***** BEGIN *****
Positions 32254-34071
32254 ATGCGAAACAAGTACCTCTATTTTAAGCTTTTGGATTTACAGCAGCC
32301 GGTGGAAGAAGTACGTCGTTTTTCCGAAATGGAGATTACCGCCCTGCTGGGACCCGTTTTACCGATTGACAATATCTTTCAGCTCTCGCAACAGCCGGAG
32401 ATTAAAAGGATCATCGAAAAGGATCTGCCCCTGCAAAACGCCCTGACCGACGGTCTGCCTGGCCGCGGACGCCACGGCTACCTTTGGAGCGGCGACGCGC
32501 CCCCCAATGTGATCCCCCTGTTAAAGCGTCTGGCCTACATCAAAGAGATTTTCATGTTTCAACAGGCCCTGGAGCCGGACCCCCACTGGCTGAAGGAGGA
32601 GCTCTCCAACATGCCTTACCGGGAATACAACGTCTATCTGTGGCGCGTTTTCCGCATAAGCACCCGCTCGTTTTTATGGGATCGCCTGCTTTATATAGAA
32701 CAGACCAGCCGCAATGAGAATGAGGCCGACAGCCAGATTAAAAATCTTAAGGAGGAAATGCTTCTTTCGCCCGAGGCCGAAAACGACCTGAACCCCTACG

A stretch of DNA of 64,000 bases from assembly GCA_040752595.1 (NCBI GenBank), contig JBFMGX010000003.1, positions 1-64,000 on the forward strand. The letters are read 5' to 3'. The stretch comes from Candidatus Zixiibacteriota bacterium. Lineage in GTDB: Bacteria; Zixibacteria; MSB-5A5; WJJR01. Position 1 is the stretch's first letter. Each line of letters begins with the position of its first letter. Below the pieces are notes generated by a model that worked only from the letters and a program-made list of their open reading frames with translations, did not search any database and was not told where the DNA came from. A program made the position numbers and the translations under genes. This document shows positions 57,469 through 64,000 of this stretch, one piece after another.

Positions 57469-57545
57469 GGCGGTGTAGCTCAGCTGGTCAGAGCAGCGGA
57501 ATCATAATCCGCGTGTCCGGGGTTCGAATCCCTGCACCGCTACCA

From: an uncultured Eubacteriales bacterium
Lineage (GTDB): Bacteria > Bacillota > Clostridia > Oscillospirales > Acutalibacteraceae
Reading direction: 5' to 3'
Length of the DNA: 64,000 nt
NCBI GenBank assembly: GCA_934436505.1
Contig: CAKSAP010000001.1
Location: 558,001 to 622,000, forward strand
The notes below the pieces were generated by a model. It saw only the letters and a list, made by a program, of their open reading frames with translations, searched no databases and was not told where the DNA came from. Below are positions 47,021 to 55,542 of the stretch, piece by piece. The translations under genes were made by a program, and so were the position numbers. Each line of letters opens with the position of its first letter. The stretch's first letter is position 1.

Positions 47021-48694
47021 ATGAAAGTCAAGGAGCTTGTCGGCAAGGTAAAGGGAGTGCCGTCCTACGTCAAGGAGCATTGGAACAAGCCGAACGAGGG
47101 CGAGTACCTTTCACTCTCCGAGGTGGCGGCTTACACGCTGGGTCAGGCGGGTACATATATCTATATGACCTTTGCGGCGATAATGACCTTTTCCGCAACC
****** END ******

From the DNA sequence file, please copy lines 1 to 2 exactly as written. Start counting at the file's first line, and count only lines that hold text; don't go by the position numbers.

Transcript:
Positions 32254-34071
32254 ATGCGAAACAAGTACCTCTATTTTAAGCTTTTGGATTTACAGCAGCC